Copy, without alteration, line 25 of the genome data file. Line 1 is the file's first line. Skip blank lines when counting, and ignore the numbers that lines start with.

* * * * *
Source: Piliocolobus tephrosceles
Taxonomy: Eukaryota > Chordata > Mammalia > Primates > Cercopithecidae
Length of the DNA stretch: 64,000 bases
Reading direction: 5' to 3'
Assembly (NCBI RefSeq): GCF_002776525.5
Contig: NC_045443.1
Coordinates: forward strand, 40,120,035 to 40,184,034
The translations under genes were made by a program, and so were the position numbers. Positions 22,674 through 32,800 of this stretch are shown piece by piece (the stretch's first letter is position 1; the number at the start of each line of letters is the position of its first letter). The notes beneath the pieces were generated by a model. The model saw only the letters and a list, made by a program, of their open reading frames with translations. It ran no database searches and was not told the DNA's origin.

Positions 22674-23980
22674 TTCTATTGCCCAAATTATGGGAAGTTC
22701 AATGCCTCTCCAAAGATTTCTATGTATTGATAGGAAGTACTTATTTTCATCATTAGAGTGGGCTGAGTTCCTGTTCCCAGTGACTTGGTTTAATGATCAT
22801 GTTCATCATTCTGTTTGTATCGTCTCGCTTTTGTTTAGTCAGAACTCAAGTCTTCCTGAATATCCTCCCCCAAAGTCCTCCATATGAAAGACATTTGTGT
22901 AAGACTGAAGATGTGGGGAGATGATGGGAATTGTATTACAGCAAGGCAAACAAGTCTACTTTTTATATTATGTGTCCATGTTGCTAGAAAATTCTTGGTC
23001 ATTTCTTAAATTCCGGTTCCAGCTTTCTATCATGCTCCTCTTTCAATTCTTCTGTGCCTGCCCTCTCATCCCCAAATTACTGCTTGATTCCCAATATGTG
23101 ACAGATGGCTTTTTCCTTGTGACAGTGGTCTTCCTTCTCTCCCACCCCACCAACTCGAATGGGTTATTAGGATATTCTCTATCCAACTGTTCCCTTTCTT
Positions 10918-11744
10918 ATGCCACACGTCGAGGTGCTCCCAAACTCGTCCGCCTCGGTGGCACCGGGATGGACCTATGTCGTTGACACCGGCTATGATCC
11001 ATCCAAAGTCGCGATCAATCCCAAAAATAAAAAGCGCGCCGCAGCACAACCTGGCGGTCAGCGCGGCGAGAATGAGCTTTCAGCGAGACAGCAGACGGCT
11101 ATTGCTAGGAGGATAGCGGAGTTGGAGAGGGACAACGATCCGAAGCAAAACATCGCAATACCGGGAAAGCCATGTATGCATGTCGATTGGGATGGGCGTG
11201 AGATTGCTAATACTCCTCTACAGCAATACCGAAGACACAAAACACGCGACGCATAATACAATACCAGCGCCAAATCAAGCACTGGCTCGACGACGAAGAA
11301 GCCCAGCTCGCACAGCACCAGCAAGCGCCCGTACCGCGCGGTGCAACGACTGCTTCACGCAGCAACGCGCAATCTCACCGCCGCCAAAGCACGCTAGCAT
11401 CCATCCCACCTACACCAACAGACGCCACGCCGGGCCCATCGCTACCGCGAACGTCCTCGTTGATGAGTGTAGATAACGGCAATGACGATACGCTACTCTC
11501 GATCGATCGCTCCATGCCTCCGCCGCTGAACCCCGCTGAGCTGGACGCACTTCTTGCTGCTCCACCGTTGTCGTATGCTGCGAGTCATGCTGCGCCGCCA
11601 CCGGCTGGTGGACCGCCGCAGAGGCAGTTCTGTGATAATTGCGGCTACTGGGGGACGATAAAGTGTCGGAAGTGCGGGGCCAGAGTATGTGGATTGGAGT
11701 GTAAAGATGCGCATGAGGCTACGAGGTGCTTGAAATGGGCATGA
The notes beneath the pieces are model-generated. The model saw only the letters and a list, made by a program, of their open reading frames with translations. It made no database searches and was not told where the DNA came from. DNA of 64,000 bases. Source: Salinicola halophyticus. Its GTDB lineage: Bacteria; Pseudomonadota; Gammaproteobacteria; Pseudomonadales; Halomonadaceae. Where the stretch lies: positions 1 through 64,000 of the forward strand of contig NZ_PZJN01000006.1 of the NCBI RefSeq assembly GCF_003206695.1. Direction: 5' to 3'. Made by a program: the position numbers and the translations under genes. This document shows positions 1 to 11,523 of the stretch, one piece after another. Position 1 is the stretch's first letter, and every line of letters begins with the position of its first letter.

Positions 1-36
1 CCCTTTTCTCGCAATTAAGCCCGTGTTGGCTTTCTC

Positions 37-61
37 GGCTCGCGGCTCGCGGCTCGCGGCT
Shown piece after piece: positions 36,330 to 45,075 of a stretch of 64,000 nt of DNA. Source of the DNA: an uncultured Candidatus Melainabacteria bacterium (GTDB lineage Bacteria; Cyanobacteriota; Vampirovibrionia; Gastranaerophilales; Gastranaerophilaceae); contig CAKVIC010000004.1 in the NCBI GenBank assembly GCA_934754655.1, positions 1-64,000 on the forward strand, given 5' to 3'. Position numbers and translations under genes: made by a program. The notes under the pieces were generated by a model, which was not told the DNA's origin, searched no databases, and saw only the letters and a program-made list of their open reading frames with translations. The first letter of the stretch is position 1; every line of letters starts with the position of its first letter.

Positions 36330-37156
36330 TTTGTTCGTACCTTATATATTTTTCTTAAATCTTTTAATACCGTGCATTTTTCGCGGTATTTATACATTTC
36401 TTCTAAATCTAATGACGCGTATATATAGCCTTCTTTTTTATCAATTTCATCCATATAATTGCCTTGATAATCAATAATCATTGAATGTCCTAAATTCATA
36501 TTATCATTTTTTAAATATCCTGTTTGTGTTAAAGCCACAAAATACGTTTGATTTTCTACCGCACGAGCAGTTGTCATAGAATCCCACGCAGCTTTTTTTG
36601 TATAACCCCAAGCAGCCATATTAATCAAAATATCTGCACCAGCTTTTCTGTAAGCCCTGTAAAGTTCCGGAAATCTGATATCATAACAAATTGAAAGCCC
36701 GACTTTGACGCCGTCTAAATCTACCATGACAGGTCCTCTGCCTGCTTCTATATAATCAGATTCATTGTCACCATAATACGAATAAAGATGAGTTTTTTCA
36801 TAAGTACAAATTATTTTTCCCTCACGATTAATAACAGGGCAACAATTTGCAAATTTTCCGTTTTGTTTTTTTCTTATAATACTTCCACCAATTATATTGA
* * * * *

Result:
11701 GTAAAGATGCGCATGAGGCTACGAGGTGCTTGAAATGGGCATGA